ASVs are typically used wherever there is a need for additional offshore accommodation to support a workforce that cannot be accommodated on an offshore oil and gas installation’s own facilities. The ASV is usually linked to the host installation by one or two walkways. The facilities for the personnel on board an ASV include bedrooms, bathrooms, dining halls, recreational facilities (such as cinemas, internet cafes, game rooms, gyms), executive offices and conference rooms. ASVs may also have additional equipment and facilities on board that can be used to support ongoing work on the neighboring installation including cranes, open deck areas, workshops, storage areas and client offices.
Demand for ASVs is often greatest during the production and other post-exploration phases of an offshore oil and gas installation’s lifecycle. As installations age, their need for inspection, maintenance and repair increases, with a resulting need for additional accommodation to support such large-scale work. Inspection, maintenance and repair work carried out on an installation during the production phase is essential to maintaining oil and gas production and therefore drives the majority of ASV demand globally.
We own and operate a fleet of six jack-up ASVs, five of which are currently in the MENA region and one of which is currently in the Asia-Pacific region. All of our ASVs are registered in the Republic of the Marshall Islands (“Marshall Islands”). We have historically operated in the MENA region and entered the Asia-Pacific market in early 2012 with the mobilization of Burj, our sixth and newly-converted ASV, for a contract in the offshore region jointly administered by Australia and Timor-Leste (“Australia/Timor”). We believe demand for ASVs in the Asia-Pacific region is growing and that the market remains underserved.
We were founded in 2007 and are headquartered in Ajman (UAE). We have five registered offices in Singapore (Singapore), Darwin (Australia), Doha (Qatar), Alexandria (Egypt) and Dili (Timor-Leste), as well as a representative office in Abu Dhabi (UAE). We also lease a purpose-built yard, workshop and storage area in Ajman (UAE), near the Hamriyah Port in Sharjah.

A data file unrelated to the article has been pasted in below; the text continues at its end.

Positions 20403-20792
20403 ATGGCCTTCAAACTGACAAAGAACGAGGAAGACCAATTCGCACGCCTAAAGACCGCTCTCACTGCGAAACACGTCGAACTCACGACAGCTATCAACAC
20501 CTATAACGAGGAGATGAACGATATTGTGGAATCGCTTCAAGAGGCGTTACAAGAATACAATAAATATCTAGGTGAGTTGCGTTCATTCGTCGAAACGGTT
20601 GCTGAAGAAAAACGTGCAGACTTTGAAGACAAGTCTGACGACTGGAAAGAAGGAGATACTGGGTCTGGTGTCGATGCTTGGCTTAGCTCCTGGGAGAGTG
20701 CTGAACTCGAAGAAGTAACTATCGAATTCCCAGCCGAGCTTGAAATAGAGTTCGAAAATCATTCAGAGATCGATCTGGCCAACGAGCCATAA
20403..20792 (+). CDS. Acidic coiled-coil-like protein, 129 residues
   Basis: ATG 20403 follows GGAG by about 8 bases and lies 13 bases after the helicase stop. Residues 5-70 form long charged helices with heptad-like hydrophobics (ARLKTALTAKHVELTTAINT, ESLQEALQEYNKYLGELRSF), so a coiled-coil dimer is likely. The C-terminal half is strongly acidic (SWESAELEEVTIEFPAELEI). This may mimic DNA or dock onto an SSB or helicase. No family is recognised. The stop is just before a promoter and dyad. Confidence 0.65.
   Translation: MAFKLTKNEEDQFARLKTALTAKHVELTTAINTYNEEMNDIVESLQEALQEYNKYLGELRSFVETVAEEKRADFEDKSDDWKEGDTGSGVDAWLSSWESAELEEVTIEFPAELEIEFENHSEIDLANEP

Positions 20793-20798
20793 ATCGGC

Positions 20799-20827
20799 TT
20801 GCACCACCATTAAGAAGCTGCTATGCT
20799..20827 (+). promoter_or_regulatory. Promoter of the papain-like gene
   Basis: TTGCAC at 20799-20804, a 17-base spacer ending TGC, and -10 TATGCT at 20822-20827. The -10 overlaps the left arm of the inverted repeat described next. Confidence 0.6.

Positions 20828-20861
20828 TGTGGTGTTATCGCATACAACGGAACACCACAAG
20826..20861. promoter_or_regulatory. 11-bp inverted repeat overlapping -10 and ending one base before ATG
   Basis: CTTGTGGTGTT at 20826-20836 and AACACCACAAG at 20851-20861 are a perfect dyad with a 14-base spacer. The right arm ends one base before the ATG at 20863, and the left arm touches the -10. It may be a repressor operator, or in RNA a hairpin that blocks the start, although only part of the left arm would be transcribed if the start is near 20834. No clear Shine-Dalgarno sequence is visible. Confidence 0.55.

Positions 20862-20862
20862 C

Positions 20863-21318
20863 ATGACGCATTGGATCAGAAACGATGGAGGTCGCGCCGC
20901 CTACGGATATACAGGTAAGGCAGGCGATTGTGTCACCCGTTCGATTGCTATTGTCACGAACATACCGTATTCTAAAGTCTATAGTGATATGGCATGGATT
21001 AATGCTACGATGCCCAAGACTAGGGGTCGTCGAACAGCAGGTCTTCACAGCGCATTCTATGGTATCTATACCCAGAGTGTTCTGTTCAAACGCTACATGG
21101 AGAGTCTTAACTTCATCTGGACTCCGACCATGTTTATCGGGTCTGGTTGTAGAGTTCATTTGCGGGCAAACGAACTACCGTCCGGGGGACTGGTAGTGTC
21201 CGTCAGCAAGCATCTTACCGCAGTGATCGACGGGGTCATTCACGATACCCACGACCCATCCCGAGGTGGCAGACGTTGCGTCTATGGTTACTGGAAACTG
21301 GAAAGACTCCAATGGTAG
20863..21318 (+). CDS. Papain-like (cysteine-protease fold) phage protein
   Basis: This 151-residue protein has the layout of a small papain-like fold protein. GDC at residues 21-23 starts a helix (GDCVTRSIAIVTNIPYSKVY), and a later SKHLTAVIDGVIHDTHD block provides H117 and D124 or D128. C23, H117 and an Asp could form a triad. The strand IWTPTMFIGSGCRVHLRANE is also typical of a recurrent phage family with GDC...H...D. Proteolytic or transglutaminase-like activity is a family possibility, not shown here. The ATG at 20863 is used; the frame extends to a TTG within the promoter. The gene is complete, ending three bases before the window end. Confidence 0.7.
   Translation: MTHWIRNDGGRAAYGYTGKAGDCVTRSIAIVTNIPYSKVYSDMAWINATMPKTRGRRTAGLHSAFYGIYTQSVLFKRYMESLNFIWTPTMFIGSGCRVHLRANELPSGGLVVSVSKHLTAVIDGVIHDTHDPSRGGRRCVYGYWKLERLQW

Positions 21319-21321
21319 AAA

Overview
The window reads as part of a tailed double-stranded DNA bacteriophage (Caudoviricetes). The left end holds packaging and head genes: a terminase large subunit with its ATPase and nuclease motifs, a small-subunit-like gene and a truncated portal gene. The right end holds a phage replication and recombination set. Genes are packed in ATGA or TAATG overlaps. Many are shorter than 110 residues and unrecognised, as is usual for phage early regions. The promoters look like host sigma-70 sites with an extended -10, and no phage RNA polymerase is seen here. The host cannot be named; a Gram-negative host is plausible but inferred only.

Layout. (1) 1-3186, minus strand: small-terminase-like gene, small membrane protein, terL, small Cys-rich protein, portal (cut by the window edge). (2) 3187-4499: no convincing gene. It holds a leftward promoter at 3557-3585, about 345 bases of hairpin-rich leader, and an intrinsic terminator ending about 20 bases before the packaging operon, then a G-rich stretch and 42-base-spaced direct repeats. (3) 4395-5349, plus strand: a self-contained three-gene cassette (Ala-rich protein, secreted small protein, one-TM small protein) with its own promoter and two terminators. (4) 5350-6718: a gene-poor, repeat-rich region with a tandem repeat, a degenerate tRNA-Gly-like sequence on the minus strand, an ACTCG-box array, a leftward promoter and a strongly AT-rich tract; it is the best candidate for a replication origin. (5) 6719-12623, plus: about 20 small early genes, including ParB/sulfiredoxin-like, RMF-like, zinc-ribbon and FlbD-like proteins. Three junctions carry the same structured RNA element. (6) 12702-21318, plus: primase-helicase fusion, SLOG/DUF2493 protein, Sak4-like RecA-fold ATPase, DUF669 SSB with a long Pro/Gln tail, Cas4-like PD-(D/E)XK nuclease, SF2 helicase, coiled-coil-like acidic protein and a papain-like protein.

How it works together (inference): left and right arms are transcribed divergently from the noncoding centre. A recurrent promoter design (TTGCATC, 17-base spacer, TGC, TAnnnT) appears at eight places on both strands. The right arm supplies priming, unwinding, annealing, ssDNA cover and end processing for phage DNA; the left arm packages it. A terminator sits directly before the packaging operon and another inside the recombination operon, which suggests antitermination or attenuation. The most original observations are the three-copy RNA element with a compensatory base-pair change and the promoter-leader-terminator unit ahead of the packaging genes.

The following table provides a summary of our fleet of ASVs as of December 31, 2012.
Name Max Water Depth (ft)
Max PoB Capacity(1)
# of Cranes /
Max Crane Lift (MT) Certification
Ahmed ............................ 300 300 3/110 DNV
Burj ................................ 350 236 Upgradable to 500 3/200 DNV
Deema ............................ 190 430 Upgradable to 500 3/200 DNV
Leen ............................... 131 150 2/37 DNV
Marinia .......................... 151 240 Upgradable to 280 2/110 DNV
Trident One ................... 180 126 2/64 DNV
(1) ASVs may be upgraded through the installation of additional modular accommodation, which allows person on board (“PoB”) capacity of the ASV to be increased to levels shown. Total PoB upgrade capacity is based on the maximum number of additional modular accommodation that can be supported by the ASV.
Our customer base includes large and prominent NOCs, IOCs and EPIC companies who lease our ASVs at varying contract lengths to provide support to their large offshore capital projects. In some instances, we enter into contracts with our customers indirectly as subcontractors. For the twelve months ended December 31, 2012, six customers accounted for 100% of our revenue and our top customer accounted for 38% of our revenue. In addition, as of December 31, 2012, six customers accounted for 100% of our backlog of fixed term contracts and customer extension options.
We benefit from repeat business from our customers, with seven out of our eleven customers since we began operating having executed two or more contracts with us. In addition, since our inception, our customers have exercised 37 out of 41 customer extension options. Some of our repeat customers include, Total ABK, Hyundai Heavy Industries, Oxy, Saudi Aramco/McDermott and ENPPI/GUPCO. Other customers include ConocoPhillips, Lamnalco, NPCC and others. Our management team continually works to build customer relationships by initiating dialogue with prospective customers and maintaining an active dialogue with our existing customers to ensure that we are up to date with their requirements, particularly with regards to health and safety, and trends in the industry, including with regards to ASV specifications.